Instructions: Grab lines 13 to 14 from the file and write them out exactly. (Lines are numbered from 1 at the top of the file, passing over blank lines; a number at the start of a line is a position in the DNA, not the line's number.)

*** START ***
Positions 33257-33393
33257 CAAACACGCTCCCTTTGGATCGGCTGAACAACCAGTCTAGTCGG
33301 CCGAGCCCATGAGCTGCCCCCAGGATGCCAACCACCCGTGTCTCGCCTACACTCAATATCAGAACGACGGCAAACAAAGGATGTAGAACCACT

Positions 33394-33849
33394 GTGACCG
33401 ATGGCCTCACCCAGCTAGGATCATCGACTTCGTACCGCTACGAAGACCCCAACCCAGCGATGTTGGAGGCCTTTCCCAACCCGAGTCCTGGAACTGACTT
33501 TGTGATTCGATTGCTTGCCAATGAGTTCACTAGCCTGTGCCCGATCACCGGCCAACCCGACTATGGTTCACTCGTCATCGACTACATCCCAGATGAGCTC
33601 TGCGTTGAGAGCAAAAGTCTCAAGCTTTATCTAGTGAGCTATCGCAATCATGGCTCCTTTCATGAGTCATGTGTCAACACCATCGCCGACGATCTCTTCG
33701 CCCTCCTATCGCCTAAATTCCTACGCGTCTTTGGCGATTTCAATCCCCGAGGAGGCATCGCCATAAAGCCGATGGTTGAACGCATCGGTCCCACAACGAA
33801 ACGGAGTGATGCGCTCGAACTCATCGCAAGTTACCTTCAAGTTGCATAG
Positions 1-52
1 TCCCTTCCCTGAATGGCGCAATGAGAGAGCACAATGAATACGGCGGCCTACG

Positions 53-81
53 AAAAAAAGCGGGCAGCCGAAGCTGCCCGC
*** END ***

Positions 53-81
53 AAAAAAAGCGGGCAGCCGAAGCTGCCCGC